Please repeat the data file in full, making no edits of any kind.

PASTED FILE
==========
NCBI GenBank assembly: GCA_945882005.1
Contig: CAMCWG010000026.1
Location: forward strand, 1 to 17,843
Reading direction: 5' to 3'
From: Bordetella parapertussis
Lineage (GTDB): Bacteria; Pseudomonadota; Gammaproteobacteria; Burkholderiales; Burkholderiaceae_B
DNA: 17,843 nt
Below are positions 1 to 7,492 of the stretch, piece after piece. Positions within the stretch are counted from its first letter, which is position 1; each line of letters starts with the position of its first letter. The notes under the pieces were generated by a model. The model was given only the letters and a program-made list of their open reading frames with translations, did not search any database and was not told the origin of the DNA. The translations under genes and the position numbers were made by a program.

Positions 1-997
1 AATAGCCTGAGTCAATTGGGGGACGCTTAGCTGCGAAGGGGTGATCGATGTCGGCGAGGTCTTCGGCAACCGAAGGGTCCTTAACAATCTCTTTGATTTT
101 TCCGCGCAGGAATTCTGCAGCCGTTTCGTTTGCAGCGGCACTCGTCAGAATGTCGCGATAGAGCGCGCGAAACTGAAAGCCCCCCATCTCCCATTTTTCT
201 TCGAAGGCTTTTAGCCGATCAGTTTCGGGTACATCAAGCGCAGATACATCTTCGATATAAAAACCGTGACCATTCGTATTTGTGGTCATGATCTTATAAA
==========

NCBI GenBank assembly: GCA_945882005.1
Contig: CAMCWG010000026.1
Location: forward strand, 1 to 17,843
Reading direction: 5' to 3'
From: Bordetella parapertussis
Lineage (GTDB): Bacteria; Pseudomonadota; Gammaproteobacteria; Burkholderiales; Burkholderiaceae_B
DNA: 17,843 nt
Below are positions 1 to 7,492 of the stretch, piece after piece. Positions within the stretch are counted from its first letter, which is position 1; each line of letters starts with the position of its first letter. The notes under the pieces were generated by a model. The model was given only the letters and a program-made list of their open reading frames with translations, did not search any database and was not told the origin of the DNA. The translations under genes and the position numbers were made by a program.

Positions 1-997
1 AATAGCCTGAGTCAATTGGGGGACGCTTAGCTGCGAAGGGGTGATCGATGTCGGCGAGGTCTTCGGCAACCGAAGGGTCCTTAACAATCTCTTTGATTTT
101 TCCGCGCAGGAATTCTGCAGCCGTTTCGTTTGCAGCGGCACTCGTCAGAATGTCGCGATAGAGCGCGCGAAACTGAAAGCCCCCCATCTCCCATTTTTCT
201 TCGAAGGCTTTTAGCCGATCAGTTTCGGGTACATCAAGCGCAGATACATCTTCGATATAAAAACCGTGACCATTCGTATTTGTGGTCATGATCTTATAAA